Like any parasitic organism, witchweed needs a host in order to survive and so it has evolved seeds that can remain dormant in the ground for decades until they "sense" that a potential victim is nearby. At that point, the seeds germinate and latch on to a host.
There have been attempts to fight this blight. Researchers are trying to develop witchweed-resistant strains of cereal crops. There have also been experiments where empty fields are treated with SLs to trigger "suicide germination" in the seeds contained in the soil, but SLs are prohibitively expensive to make.
Progress is slow in part because the problem exists predominantly in underdeveloped countries and because solutions won't necessarily be lucrative for the companies that could develop them.
Another hurdle is that experimenting with witchweed in a lab is challenging. Because it is a parasite, there are strict regulations, permissions and protocols required to grow it. Also, because it requires a host to survive, there's the added challenge of parsing what's going on with the parasite and what's going on with the host. Finally, researchers can't manipulate witchweed genes—a tool typical of any such investigation.
But a major breakthrough out of Lumba's lab has circumvented the challenges associated with witchweed experimentation.
The seeds of Arabidopsis thaliana—a member of the family that includes mustards and cabbages—remain dormant because of proteins that suppress germination in the absence of adequate moisture and warmth. When conditions are suitable, Arabidopsis seeds produce the hormone gibberellins which breaks down repressors of germination.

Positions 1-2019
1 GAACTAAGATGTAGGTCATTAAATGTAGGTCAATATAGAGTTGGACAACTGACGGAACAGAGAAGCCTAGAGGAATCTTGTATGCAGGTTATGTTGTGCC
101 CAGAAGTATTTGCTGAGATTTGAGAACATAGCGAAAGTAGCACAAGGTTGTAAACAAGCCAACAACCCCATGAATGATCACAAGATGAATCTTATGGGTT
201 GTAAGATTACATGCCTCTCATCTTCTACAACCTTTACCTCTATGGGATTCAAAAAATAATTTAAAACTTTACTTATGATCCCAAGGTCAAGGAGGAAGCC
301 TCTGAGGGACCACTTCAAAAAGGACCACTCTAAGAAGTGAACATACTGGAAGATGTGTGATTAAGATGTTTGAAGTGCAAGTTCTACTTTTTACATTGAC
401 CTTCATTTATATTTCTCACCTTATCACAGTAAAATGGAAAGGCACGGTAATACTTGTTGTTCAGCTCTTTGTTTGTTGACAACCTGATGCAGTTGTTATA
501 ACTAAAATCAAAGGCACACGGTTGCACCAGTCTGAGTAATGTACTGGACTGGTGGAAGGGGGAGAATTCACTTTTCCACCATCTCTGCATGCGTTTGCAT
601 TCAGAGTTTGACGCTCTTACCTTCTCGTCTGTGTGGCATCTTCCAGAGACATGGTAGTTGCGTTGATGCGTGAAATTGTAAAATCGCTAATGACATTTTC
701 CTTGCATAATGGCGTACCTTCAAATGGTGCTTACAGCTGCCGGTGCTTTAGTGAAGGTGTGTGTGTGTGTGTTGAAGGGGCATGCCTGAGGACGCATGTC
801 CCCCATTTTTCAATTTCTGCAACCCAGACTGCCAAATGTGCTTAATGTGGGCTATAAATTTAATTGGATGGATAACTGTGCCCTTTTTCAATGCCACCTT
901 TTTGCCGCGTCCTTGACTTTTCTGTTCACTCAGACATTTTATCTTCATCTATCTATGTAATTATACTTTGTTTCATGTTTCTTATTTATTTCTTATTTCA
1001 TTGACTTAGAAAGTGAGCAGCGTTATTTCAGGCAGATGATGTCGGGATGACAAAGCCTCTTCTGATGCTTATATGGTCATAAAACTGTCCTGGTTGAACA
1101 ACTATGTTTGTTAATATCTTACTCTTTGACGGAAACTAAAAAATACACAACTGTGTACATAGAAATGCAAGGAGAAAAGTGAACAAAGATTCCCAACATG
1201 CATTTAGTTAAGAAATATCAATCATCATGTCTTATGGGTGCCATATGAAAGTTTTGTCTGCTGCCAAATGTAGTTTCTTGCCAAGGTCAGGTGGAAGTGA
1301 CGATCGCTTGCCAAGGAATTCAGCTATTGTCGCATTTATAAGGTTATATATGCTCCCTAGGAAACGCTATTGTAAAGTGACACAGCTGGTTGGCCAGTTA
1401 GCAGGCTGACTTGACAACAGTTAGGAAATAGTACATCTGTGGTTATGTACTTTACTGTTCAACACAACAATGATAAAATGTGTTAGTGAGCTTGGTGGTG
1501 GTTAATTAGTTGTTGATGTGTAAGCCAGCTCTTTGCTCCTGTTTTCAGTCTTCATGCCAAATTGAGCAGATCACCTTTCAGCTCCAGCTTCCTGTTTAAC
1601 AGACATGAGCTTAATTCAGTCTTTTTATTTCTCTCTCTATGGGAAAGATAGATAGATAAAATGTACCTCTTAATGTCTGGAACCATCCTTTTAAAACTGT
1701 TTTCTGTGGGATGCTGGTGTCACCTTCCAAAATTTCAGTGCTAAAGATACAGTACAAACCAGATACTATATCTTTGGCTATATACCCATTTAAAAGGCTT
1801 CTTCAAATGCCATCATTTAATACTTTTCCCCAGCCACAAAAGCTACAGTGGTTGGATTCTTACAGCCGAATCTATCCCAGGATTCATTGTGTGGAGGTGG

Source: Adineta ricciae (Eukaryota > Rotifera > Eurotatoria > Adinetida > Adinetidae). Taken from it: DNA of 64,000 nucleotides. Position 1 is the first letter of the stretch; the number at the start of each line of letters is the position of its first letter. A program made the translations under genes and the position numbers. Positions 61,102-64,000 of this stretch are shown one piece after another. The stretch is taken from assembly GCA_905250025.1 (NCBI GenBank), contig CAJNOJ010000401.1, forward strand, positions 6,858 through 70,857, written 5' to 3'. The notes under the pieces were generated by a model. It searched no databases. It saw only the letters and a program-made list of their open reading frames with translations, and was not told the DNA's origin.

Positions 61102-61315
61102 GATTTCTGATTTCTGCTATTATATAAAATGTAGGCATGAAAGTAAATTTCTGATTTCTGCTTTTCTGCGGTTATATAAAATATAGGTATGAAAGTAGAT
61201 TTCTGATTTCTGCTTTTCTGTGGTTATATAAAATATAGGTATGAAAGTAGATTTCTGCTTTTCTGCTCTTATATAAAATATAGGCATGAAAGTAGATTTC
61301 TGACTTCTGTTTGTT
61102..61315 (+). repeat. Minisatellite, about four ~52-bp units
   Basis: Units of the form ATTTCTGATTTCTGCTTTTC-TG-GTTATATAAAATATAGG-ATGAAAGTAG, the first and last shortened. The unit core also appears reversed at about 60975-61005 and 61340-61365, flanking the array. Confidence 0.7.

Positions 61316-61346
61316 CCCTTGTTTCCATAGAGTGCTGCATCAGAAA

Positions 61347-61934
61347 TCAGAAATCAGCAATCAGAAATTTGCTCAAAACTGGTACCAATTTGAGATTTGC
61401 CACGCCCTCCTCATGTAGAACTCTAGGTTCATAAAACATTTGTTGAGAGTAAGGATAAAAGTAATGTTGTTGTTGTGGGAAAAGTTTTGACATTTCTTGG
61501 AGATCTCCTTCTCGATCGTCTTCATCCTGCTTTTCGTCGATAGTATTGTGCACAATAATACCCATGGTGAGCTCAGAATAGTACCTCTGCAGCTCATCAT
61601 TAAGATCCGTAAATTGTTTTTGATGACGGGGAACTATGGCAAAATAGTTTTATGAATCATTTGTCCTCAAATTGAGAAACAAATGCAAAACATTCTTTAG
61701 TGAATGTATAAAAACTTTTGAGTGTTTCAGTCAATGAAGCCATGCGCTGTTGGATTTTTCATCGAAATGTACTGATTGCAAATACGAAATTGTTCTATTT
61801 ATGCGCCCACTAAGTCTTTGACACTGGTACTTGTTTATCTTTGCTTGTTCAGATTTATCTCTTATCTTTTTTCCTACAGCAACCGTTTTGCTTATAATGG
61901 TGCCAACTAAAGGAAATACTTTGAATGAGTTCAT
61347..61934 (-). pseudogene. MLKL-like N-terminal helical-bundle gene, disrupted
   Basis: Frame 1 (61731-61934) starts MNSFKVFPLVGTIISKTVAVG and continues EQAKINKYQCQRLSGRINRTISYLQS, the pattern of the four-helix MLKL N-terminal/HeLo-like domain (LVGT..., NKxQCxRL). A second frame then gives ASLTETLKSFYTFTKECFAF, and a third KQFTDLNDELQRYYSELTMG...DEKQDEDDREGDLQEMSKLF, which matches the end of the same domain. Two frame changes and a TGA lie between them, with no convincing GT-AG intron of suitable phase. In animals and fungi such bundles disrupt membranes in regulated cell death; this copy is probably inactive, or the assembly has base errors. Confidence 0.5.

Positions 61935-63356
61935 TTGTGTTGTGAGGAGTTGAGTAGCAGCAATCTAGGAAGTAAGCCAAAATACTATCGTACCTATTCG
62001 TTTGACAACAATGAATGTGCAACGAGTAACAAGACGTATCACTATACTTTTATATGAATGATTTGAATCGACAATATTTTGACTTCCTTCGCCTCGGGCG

As described in a recent paper in Nature Plants, Lumba and her collaborators have found a way to introduce SL receptors from witchweed in Arabidopsis, thereby circumventing the gibberellins requirement that normally kickstarts germination. The result is a strain of Arabidopsis which respond to SLs like witchweed, thereby creating an effective model plant for their experiments.
With a growing understanding of how a seed responds to SLs on a molecular level, Lumba's research has the potential to lead to alternate strategies for combating the parasite. For example, it could lead to the design of molecules that will trigger suicide germination, but that are cheaper and easier to make than SLs.
It also opens up the possibility of other strategies such as the development of molecules that will shut down the germination process entirely—even in the presence of SLs from a host.
"I'm hopeful the 'bench-to-field' time won't be too long," says Lumba, "and that there will be new strategies coming up soon based on this work."
In addition to their research related to witchweed, Lumba and her colleagues are also investigating another question with global ramifications: Why and how do fungi respond to SLs? Eighty percent of plants rely on this symbiotic relationship and enhancing the interaction with beneficial fungi could lead to hardier crops and reduce the need for fertilizers, thus reducing phosphate runoff into water systems and lowering the production of greenhouse gasses.
What's more, it could increase crop yields, the benefits of which Lumba witnessed as a child.
"I knew from my family's experience how important agriculture is," she says. "The potential impact of research like this is huge and can improve the lives of so many. It's about healthy soil for a healthy planet."